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>> 6% of african-americans voted for lindsey graham, the white republican. 10% of african-americans in south carolina voting for tim scott, the black republican. that tells me that having a black republican on the ballot gets a handful of votes. >> reporter: so in the end, all three candidates won by attracting support from white voters a fact not lost on scott. >> people are aligning their votes with their values and they're voting for candidates who are simply not of their own complexion. >> reporter: analysts say the gop will have to shift on policy matters to appeal to more blacks. but that's not the focus for these gop freshmen. they say they're looking beyond race. >> all of the issues we face in this country, they're not black or white issues. they're not gender-specific. they're people issues. >> to me this is a victory for the voters in texas and the voters in my district that have gotten beyond skin color. >> reporter: athena jones, cnn, washington. >> when all is said and done about the record-setting diversity of this congress we should point out that it is still more than 80% male and 80%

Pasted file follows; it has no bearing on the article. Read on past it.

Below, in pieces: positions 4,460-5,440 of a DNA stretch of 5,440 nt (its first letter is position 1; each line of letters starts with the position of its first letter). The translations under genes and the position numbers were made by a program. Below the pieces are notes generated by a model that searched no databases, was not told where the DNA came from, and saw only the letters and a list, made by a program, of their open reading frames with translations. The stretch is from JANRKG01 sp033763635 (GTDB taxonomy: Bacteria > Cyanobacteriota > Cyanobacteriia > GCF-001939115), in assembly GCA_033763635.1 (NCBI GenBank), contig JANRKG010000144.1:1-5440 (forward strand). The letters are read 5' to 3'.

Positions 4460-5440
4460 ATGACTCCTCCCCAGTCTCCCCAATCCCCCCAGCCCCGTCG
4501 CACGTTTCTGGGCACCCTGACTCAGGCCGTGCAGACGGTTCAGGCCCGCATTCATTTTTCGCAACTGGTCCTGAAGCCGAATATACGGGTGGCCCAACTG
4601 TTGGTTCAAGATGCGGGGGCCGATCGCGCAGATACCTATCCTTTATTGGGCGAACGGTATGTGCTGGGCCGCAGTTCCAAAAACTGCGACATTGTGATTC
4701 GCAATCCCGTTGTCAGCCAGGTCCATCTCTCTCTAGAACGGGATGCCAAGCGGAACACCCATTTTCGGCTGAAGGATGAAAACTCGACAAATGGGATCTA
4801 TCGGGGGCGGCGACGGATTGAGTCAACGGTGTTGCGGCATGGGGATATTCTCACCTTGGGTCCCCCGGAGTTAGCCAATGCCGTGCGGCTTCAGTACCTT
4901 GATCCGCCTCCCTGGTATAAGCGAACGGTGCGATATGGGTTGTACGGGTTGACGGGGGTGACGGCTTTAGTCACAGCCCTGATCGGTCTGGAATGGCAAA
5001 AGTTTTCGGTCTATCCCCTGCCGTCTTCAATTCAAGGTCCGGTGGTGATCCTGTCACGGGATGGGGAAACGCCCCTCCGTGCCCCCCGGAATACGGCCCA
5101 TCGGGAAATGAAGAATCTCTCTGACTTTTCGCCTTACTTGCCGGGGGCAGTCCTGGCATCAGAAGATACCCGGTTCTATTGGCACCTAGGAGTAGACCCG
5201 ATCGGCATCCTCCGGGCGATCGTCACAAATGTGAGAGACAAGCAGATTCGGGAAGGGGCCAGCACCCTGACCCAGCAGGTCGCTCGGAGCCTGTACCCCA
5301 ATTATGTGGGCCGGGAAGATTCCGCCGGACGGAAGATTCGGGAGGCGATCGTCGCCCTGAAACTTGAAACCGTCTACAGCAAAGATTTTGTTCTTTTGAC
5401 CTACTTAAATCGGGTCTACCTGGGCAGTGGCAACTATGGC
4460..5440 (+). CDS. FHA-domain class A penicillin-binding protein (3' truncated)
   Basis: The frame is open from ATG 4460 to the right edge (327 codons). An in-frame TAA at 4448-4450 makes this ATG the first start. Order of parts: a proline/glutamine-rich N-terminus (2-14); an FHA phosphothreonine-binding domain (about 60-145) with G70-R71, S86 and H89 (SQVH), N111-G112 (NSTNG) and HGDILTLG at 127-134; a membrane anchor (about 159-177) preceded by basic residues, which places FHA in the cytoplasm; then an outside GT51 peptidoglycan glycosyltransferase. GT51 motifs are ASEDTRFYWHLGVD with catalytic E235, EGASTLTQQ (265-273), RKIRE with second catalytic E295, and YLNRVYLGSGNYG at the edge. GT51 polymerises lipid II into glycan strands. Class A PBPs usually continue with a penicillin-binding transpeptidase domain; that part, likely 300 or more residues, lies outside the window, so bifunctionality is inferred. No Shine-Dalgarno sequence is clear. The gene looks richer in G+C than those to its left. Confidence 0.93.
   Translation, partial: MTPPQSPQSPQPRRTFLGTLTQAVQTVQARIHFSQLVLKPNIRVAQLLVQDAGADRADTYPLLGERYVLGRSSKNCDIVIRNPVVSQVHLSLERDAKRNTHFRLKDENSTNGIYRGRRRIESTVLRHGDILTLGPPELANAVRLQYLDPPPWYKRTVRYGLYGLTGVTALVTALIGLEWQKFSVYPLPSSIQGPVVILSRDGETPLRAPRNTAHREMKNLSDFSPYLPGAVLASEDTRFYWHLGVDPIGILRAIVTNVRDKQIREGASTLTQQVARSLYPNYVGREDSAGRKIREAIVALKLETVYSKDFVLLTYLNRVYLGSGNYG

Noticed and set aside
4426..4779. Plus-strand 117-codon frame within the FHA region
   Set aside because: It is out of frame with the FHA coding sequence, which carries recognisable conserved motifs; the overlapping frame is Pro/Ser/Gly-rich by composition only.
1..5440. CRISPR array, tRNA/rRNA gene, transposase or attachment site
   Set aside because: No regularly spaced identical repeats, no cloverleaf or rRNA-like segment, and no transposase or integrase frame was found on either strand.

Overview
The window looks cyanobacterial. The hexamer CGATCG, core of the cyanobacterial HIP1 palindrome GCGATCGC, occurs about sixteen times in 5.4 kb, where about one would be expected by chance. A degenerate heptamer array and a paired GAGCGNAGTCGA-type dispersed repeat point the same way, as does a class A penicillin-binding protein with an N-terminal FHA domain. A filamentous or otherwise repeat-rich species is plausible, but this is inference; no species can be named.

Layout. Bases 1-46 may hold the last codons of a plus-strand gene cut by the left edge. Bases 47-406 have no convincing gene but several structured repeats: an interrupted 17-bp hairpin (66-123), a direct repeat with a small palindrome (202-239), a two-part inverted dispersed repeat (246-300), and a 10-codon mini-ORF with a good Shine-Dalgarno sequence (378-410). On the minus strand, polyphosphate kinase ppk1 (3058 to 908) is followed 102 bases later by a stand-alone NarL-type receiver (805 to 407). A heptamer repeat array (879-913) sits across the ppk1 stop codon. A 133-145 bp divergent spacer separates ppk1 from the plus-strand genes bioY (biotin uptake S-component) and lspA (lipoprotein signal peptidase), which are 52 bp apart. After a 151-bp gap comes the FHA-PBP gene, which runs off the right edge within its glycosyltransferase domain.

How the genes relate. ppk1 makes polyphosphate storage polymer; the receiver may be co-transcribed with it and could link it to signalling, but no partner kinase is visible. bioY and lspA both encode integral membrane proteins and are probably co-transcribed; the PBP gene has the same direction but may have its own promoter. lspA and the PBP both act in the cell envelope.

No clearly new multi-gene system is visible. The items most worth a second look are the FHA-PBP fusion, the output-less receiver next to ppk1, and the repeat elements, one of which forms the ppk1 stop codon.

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white, not quite reflective of the diversity of this great snags. in other national news robert o'neal killed osama bin laden. but now he could be disciplined for talking about that. a former member of the navy's elite seale team 6, o'neal was one of the special operations forces that raided bin laden's compound in abbottabad, pakistan. allegedly revealing classified information during interviews. they're not specifying publicly what he may have revealed or when he may have revealed it. but we should mention, oe neal did speak with "the lead" in november wells other media. joining me live from dallas is robert o'neal. thanks for being here.